[Salaheddin] No, no, the situation is not like this. From the beginning, Gration’s mission has not touched upon this issue. I am the person responsible for negotiating with him, and from the beginning this issue has never been discussed, neither has he come to pick up information. It is true that there is cooperation between the United States and Sudan in the field of terrorism, but this cooperation is not linked to third parties. I would like to explain this point clearly. This cooperation has not touched upon a third party. The United States had suspicions, but without evidence, that Sudan was involved in supporting groups, which the United States classified as terrorist groups, and that Sudan might be involved in developing weapons. The security cooperation has focused on removing the apprehensions in these fields, and on demonstrating that Sudan is not a place for training terrorists or involved in the production of proscribed weapons. The cooperation is not directed against a third party, be it a state, a group, or individuals.
[Asharq Al-Awsat] In the past days Sudan witnessed the Juba conference between factions of the Sudanese opposition and the SPLM, but the ruling National Congress Party did not participate. Why is this?
[Salaheddin] The National Congress Party objected to the way the conference was organized, because the SPLM organized it without consulting the other political powers; at least the National Congress Party, as a principal party, was not consulted. Moreover, other parties – such as the Democratic Unionist Party – were not consulted, and they boycotted the conference. The aims of the conference itself were unclear to the National Congress Party. Is it a real conference that carries sincere intentions to find solutions for the problems of the country? What is the new factor it will bring? Or is it a conference that is held merely for political noise? These issues were not clear to the National Congress Party, and until this moment the aims of the conference are not clear to us, or even to its organizers.
[Asharq Al-Awsat] You have important elections in 2010. Will the results of the elections determine the future unity or secession in Sudan?
[Salaheddin] Yes, I think these elections are very important, and this is what makes us insist on what came in Naivasha Agreement, namely that the elections precede the referendum. Why is this? First, because this is what we agreed on in Naivasha. Second, because taking a grave decision such as secession ought to be done by elected institutions that have the legitimacy of being elected and not appointed institutions. Third, which is very important, because elections are a transformation operation, i.e. the elections might redraw the political map, and other powers might be introduced. The elections might reshape and reorganize the political arena, and might bring up a new leadership. This process might present new ideas that lead to unity. Therefore, the elections are very important.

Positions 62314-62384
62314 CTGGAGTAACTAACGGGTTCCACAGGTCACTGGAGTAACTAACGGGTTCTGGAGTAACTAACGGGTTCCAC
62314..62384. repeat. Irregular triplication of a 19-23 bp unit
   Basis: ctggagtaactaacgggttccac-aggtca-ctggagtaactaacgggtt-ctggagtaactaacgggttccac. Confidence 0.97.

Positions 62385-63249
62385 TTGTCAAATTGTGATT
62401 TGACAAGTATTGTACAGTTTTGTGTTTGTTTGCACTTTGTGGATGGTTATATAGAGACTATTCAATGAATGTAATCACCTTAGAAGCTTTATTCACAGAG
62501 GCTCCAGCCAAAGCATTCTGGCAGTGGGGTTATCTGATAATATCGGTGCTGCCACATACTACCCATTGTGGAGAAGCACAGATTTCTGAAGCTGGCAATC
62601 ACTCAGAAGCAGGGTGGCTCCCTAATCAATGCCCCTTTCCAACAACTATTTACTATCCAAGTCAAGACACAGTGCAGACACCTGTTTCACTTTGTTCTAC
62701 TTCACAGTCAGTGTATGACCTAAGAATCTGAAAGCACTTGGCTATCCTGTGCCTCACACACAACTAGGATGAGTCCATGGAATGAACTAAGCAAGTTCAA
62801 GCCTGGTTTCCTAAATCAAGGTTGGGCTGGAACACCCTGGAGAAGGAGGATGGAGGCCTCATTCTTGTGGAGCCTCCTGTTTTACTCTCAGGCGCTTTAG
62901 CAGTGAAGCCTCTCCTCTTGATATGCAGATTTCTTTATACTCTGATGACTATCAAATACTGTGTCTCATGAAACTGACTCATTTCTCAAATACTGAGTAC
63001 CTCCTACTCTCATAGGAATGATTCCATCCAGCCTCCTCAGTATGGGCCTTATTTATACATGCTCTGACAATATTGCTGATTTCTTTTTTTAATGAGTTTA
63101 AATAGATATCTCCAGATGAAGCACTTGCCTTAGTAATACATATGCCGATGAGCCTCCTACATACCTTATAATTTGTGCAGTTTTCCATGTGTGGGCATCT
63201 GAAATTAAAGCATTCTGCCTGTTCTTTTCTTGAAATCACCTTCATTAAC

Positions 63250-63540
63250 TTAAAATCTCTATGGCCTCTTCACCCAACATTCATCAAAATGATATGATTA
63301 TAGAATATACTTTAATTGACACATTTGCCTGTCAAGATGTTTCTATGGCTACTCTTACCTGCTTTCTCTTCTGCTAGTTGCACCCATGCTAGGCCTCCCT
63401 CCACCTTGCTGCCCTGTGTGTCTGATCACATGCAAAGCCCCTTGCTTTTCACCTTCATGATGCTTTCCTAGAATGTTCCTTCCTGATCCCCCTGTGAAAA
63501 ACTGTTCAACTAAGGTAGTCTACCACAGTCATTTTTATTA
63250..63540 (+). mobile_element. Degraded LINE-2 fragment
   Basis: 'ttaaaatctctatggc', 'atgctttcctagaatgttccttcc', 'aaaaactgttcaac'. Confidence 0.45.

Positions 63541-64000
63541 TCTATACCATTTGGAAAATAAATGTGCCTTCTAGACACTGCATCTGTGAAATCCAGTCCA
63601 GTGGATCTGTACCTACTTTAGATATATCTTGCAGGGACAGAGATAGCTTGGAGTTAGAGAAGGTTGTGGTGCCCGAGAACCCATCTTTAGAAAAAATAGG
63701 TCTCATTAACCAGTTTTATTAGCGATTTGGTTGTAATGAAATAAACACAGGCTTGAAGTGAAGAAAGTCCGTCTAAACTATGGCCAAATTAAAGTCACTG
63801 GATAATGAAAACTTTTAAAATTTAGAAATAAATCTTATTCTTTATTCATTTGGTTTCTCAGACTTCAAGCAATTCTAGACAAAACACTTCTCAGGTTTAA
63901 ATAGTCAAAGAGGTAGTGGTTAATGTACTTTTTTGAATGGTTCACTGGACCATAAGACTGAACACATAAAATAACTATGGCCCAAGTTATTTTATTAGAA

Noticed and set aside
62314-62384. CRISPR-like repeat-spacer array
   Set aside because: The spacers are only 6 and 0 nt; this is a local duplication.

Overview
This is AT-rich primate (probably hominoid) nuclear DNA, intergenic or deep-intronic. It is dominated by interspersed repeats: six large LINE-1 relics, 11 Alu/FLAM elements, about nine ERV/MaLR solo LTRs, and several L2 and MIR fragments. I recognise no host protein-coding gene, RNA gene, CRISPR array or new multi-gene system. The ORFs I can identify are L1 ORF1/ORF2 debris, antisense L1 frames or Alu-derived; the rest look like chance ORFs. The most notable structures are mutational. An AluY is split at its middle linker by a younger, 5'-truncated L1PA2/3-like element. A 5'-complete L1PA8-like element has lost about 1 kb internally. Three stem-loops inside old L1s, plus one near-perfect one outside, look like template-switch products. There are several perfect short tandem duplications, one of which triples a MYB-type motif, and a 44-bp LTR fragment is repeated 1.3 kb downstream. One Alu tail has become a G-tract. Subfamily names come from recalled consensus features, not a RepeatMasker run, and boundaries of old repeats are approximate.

[Asharq Al-Awsat] How does the ruling National Congress Party prepare for the elections? There are efforts to establish an alliance between the opposition parties in the north and the SPLM in the south in order to topple the current government and President Omar al-Bashir?
[Salaheddin] There are continuing technical preparations, including reorganizing the party from within. We have a general conference that will convene within days. The political preparations are as follows: Can we reach agreement on the political program with other parties, or can we reach agreement on contracting an alliance with other parties? According to our study of political history in Sudan since 1953 there has never been an electoral alliance between the political powers before the elections. The electoral alliances were established after the elections for a simple reason, namely because those belonging to political parties resist the idea of offering concessions in a geographical constituency to a specific person. After the conclusion of the elections, such a process can take place. However, it is possible theoretically in some cases – I am not saying that the National Congress Party has taken a decision to contract an alliance with some side – to have an alliance in the presidential elections. This is in the sense that there is unanimity on one candidate in exchange for a specific distribution of posts when the government is formed. Theoretically, this is possible, but so far it has not been done in practice, neither by the National Congress Party nor by others. In the ruling National Congress Party, we are not afraid of a big alliance led by the SPLM in the south against the National Congress. I do not think that this alliance will be established from the beginning, and if it is established, we are not afraid of it. We are ready to conduct free and impartial elections, to compete with the others, and we will see who wins.
[Asharq Al-Awsat] The relations between the ruling National Congress Party and the SPLM in the south have reached a grave turning point. What are the reasons for this? You are partners in the Naivasha Agreement, and partners in government, is there negligence in the implementation of the agreements?
[Salaheddin] I believe that the experience of the SPLM in governing the south has been an unfortunate one. Now you see security chaos, confrontations, and armed conflicts in the south. Naturally it is easy to say that the National Congress is the one that incites violence in the south.
[Asharq Al-Awsat] But this is actually what is being said. It is said that you mobilize groups to stir up violence in the south before the elections and the referendum?